In fact if we wanted to play around with metrics and quality control we could utilise the metrics that Medium already makes use of today, such as user engagement and user rating. Similar to Reddit, if people see value in a piece of work it could be given a higher value. The end of the course publications could be published by Medium as the work of the class of 2017 and the user engagement and rating could identify which one is of higher value. The authors of the highest rated pieces of work could be invited to contribute or participate as educators in the following cohort.

Minimum Input

Medium’s current dwindling resources could benefit from a minimum input and maximum output approach. A combination of human and machine work could allow for this. Almost everything suggested above could be automated. The reading list could be created based on an initial filtering by an algorithm (according to engagement and tags) and then be approved by an editor. The reading group could be aumaticlly generated according to digital and physical locations. The Q&A would need to be organised but it will be greatly self run and likewise the end of course writing piece could be automated and self run. The creation of a Medium University would require some new interface creation and some fine-tuning, but once established, it could run almost on its own.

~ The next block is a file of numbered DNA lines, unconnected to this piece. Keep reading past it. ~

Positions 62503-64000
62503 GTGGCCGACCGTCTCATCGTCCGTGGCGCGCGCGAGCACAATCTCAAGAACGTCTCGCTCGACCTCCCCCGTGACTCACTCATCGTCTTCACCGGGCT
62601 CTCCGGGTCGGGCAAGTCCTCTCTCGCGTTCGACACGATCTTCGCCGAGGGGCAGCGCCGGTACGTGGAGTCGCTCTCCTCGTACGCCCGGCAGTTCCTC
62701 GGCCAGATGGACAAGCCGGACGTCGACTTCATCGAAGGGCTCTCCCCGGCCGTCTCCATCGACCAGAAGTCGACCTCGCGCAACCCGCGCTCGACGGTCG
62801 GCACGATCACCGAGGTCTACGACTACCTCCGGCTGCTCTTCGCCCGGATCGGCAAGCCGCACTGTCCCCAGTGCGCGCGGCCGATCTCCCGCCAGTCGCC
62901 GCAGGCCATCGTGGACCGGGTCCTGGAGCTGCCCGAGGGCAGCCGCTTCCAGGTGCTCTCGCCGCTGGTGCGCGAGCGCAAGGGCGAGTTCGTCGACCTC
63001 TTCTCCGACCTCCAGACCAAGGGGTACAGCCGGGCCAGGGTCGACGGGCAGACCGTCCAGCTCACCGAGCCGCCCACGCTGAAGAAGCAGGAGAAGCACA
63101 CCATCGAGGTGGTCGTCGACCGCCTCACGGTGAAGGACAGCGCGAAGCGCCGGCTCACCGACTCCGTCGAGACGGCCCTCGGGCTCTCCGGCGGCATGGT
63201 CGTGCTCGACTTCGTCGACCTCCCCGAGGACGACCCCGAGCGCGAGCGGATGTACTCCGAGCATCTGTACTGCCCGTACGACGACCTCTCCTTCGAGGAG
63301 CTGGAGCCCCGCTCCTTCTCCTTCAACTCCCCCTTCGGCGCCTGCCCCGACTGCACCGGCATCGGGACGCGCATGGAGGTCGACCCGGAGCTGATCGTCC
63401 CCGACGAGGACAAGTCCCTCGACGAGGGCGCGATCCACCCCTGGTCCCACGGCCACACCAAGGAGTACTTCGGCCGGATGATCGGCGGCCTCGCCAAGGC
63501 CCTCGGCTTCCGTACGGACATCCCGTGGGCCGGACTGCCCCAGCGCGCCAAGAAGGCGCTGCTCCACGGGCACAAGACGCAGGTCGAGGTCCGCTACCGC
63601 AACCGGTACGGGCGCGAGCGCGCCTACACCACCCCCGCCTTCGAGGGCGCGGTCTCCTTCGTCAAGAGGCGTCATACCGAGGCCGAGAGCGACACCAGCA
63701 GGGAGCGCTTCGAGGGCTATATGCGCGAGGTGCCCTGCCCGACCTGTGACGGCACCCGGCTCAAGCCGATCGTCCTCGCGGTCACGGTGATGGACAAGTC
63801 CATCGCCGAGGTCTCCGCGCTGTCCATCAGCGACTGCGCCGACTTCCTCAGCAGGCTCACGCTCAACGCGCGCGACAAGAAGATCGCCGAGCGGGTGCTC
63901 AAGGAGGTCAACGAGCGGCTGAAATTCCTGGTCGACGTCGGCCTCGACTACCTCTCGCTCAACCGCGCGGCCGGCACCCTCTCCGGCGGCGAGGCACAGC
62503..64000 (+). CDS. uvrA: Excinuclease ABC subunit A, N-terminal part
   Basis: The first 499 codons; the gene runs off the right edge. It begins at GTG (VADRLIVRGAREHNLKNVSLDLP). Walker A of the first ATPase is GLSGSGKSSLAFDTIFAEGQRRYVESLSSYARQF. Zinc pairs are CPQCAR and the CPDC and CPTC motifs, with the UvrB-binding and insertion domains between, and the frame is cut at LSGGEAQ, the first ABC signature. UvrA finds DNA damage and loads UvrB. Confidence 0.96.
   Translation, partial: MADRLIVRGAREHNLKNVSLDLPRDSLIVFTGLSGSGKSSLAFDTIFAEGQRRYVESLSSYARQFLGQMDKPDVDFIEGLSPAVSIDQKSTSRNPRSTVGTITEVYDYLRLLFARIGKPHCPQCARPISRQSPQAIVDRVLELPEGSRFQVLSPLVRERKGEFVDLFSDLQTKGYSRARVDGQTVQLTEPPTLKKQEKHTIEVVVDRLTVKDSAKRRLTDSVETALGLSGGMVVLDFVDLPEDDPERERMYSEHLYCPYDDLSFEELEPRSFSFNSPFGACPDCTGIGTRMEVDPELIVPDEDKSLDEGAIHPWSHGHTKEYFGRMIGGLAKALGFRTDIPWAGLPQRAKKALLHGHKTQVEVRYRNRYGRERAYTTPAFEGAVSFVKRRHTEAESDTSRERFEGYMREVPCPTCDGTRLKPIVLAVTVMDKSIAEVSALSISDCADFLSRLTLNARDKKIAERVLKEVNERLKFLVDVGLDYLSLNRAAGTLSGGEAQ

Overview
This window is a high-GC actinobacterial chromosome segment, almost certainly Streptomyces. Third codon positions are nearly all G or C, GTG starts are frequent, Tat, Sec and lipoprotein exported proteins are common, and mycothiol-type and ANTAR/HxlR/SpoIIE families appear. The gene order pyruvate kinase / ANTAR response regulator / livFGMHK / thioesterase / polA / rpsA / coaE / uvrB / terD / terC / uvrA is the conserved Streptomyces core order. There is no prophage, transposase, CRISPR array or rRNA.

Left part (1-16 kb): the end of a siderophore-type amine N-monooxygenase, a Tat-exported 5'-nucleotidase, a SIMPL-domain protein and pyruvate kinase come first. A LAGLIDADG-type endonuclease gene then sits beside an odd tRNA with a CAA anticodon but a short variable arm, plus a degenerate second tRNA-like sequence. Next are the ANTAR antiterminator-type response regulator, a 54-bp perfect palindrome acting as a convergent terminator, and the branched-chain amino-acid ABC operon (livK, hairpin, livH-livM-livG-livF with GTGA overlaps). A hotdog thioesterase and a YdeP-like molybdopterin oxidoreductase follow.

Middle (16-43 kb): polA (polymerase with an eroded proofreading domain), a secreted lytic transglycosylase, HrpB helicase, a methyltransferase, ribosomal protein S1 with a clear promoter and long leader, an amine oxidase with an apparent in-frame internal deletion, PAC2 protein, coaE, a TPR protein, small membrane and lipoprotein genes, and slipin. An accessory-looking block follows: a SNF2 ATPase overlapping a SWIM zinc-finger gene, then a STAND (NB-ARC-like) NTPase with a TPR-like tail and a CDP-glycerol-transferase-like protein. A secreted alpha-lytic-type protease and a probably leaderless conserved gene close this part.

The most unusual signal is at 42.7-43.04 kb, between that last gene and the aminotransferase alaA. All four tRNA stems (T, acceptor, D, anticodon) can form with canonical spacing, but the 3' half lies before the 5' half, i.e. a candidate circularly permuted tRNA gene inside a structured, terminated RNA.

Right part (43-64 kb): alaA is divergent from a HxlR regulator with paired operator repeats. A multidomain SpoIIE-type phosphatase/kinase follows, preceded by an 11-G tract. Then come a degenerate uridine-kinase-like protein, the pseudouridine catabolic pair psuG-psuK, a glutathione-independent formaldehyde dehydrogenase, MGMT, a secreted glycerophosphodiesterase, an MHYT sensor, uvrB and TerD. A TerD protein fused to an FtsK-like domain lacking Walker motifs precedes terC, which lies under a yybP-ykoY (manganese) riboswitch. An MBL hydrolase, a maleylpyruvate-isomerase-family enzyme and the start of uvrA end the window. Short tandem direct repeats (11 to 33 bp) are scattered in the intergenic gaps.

Let the numbers do the talking

After assessing the match with Medium’s value, the need in the market, and the nature of the beast, its probably time to talk business. Is Medium University an appropriate solution for solving Medium’s Business Needs — Can it make money?

To solve for this at a simple level, let us just apply a-back-of-the-napkin calculation — a quick way to estimate market size and margin to identify potential profit. If the numbers are too small, it is probably not that interesting. If the numbers are large, it makes for a case for further exploration.

An equation for revenue

(Course Cost)x(Student #)x(# of Topics)x(# of months)= Revenue

Assumptions

  • Cost of the course: Let’s place the cost of the course at $100, relatively low on the nano degree cost spectrum.
  • Number of students: Lets say 100 per course
  • Number of topics: say about 10
  • Number of months: say 10 (i.e. running 10 cohorts, 1 every month).

The revenue calculation would be: 100 x 100 x 10 x 10= $1,000,000

$1 million is not a shy number, but we could probably do better.

A Bit Bolder With Our Assumptions: Say we keep the cost at 100, but we increase the # of student to 1k (a common number amongst Moocs), and the topics to 30 (medium has a lot of topics). The equation now sits at: 100*1000*30*10= $30,000,000. Already looking much better.